A collection of factoids to help put current unemployment in perspective.
The Bureau of Labor Statistics (BLS) released its October US employment situation report Friday, which was a grab bag for basically anyone: Job growth continued but wasn’t as fast as many analysts hoped. That gave business reporters fodder to analyze from whichever angle they’d like: Negative about the estimate miss, positive about the hiring or just extrapolating current rates of hiring forward. But we found a few of the included numbers a bit more than interesting.
The number of jobs added by US private businesses since private-sector payrolls’ trough in February 2010. Maybe that surprises you positively—maybe it doesn’t, as around 5-6 million are still needed to reach pre-recession levels.
The number, in months, it’s taken for US private businesses to add those 2,765,000 jobs. Is that long? Is it quick? It’s actually in line with the last recovery: 20 is also the number, in months, it took for US private payrolls to equal 2,765,000 hires following 2003’s payroll trough.
The number of months since the current bull market began and recession ended, respectively. Stocks and the economy move first—jobs much later. True historically and true presently.
Zero, +57,000, +104,000
August 2011 nonfarm payroll gains—as initially reported, first revised and then subsequently revised in Friday’s report. The first number was met with a great deal of handwringing. The second two? Far less reported.
Initially reported September nonfarm hiring and Friday’s revised estimate of September nonfarm hiring.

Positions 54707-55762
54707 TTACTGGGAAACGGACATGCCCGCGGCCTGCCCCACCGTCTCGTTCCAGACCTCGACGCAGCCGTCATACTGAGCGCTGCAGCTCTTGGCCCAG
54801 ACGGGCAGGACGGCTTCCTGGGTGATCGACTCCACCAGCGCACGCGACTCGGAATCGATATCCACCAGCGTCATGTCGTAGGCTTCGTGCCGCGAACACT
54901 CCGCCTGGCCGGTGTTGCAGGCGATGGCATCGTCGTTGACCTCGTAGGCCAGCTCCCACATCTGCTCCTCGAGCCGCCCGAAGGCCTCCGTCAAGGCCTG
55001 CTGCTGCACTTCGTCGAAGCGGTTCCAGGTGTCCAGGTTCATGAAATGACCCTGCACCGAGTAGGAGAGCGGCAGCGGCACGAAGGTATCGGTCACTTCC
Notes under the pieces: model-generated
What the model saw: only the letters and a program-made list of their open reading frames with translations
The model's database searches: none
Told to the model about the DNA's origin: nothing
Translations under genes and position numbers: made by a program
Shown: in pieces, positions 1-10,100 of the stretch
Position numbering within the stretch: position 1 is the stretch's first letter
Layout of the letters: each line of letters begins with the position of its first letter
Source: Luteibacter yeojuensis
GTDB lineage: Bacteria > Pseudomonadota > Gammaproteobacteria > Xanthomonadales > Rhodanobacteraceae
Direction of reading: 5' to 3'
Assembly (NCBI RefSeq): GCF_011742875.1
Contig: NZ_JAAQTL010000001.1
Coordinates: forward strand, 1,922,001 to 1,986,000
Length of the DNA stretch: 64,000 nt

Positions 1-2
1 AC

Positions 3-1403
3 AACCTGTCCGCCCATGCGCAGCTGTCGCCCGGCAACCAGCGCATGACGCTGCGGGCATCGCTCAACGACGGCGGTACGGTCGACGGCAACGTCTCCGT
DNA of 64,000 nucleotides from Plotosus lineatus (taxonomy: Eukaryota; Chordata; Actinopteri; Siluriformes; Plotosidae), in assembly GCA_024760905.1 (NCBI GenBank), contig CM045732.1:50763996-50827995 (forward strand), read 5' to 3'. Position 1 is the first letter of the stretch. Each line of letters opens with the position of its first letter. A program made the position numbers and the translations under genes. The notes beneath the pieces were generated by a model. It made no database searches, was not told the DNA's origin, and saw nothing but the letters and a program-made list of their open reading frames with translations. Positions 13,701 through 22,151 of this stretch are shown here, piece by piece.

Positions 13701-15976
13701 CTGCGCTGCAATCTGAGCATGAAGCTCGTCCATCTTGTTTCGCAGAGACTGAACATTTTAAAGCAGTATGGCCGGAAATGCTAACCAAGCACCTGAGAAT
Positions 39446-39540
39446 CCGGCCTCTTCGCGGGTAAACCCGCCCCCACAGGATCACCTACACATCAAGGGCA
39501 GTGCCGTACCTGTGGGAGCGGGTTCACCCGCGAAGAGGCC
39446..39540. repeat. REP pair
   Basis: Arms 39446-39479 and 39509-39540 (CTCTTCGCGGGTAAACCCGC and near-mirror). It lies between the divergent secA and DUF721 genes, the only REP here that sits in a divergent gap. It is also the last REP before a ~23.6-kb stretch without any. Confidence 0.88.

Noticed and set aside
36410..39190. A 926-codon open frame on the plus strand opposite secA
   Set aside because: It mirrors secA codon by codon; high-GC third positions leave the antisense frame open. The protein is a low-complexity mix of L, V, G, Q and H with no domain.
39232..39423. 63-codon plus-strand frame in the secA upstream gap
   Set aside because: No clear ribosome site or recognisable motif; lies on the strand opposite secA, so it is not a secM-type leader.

9.1%, 9.1%, 9.1%, 9.0%
The last four months’ US unemployment rates—roughly stable to slightly lower. Yet payrolls keep increasing. This, too, is normal and a function of the unemployment rate’s somewhat quirky construction. Remember: Discouraged workers who ceased looking for work aren’t counted as unemployed. When they become more encouraged and resume their search, they’re added back in. But they could easily become encouraged by seeing friends and relatives get jobs.
The former is October new hires, per the BLS’s household survey. The latter is labor force growth, resulting in October’s slight dip in the unemployment rate.
The number of employed Americans, as of October 2011.
September US retail sales (seasonally adjusted). A record high. Folks fear if unemployment is high, consumers won’t spend. But we can see from past cycles demand can grow and stay quite strong in a recovery, even as unemployment remains elevated. This time is proving no different.
10.8%, 1982 and 1987
1982’s peak unemployment rate was 10.8%, hit in November and December consecutively. It did not reach the US’s long-term average (5.8%) until November 1987—fully five years later.
So what do all these numbers mean? Taken in total, it’s easy to see they don’t indicate a super-robust labor market in the US. But it’s also one that isn’t so far removed from what we’ve experienced in the past. The fact is, it takes a great deal of time to reduce elevated unemployment, which is symptomatic of a past recession. We’d all wish for faster—no one envies the position of those without work. But there’s little historical precedent to suggest private-sector employers will suddenly go on a jobs binge significantly cutting unemployment in the short term. As we’ve said, time and growth are what’s required to reduce unemployment materially.
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